W.Va. firm's class action sent to Minn. court

By John O'Brien | Nov 29, 2011

Brian Glasser

MINNEAPOLIS (Legal Newsline) - A class action lawsuit filed by a West Virginia law firm will be remanded to a Minnesota state court.

U.S. District Judge Michael Davis on Nov. 18 adopted Magistrate Judge Janie Mayeron's recommendation that the case, filed against a group of drug stores, be remanded to Hennepin County District Court.

The U.S. Court of Appeals for the Eighth Circuit ruled earlier this year that the court should decide if a motion to remand filed by Bailey & Glasser of Charleston, W.Va., was done so in a timely manner. It was submitted more than 100 days after the drug stores removed the case to federal court and after a judge had harshly dismissed the original complaint.

It was also filed after a Michigan federal court remanded three similar lawsuits brought by the firm. That was done on Dec. 1, 2009, and eventually the cases were dismissed.

"(T)he court is satisfied that plaintiffs and their counsel did not know that they had a reasonable basis for pursuing a remand until after the Michigan court issued its remand decision on Dec. 1, 2009," Mayeron wrote in October.

"In fact, the evidence before this court establishes that plaintiffs did not believe that the (Class Action Fairness Act) local controversy exception applied to this case, even after the Michigan court raised the issue at the pretrial conference."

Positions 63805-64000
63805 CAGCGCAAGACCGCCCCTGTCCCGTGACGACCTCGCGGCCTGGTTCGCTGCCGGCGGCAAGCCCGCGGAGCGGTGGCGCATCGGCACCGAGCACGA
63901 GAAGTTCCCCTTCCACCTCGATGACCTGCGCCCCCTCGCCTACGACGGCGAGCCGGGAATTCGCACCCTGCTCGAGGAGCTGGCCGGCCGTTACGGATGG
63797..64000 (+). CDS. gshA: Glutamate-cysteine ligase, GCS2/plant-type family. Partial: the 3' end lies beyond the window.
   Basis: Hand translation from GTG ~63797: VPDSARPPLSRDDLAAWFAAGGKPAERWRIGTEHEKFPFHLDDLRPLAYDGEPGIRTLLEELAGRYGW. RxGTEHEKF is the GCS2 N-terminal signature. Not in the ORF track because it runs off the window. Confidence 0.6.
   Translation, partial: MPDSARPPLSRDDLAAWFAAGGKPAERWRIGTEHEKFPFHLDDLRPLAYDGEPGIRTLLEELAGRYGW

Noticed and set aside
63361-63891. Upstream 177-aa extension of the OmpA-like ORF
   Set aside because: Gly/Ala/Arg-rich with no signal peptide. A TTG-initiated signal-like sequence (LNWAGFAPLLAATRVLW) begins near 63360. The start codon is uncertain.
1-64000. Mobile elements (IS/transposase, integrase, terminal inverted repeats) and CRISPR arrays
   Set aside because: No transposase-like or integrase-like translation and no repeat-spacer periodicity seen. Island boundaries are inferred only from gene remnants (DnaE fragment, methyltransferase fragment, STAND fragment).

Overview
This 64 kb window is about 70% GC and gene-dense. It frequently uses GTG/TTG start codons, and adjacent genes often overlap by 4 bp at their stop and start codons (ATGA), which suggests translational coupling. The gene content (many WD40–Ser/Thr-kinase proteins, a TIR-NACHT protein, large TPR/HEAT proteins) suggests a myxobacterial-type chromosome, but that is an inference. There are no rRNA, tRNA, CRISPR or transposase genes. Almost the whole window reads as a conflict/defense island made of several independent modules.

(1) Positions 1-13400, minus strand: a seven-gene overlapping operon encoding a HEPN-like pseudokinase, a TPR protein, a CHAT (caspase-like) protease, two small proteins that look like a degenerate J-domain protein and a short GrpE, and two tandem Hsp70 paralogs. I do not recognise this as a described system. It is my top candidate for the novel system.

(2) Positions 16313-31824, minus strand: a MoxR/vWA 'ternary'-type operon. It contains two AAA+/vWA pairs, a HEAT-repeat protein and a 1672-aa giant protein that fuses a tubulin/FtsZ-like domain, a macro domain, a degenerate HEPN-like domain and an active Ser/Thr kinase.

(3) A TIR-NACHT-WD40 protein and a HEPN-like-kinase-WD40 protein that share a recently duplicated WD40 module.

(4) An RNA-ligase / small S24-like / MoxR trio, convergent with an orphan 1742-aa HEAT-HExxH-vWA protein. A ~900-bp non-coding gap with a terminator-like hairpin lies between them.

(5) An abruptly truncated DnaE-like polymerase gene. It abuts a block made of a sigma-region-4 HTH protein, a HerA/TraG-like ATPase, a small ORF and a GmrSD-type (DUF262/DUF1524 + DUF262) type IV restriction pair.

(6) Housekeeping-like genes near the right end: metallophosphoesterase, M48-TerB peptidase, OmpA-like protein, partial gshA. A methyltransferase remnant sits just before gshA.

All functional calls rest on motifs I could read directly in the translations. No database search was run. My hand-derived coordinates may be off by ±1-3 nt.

The drug stores -- which include CVS, Target and Wal-Mart -- are alleged to have not passed savings on generic drugs to consumers. They argue that the plaintiffs continued to litigate the case after it was removed and only asked for remand after former U.S. District Judge James Rosenbaum dismissed the complaint.

Rosenbaum allowed the plaintiffs to amend the complaint then granted remand. When the drug stores appealed, the Eighth Circuit said the district court should rule on the timeliness issue. Judge Michael Davis was assigned the case after Rosenbaum retired.

In November 2009, Rosenbaum was annoyed that the complaint, filed against 13 defendants on behalf of unions that provide health care for their members, contained specific pricing information about only two of them.

"(T)his Complaint utterly fails to state a cause of action on any basis. There are no, none, factual allegations touching any defendant other than CVS and Walgreen's," Rosenbaum said.

"There being no facts from which a fact finder could infer any liability concerning (the other defendants), and you asked me to sustain a complaint based upon that. It's not only laughable, it's absolutely reprehensible.

"There's not a lawsuit here. There is not a claim. There is not an allegation. I've got words on a page."

The lawsuits in Michigan were dismissed by a state judge because the only specific pricing information was obtained by a West Virginia whistleblower who worked at Kroger.

The firm is also representing West Virginia Attorney General Darrell McGraw's office in a suit filed in the Mountain State. The U.S. Supreme Court on Monday decided not to hear the stores' appeal of a Fourth Circuit ruling that remanded the case.

From Legal Newsline: Reach John O'Brien by e-mail at jobrienwv@gmail.com.

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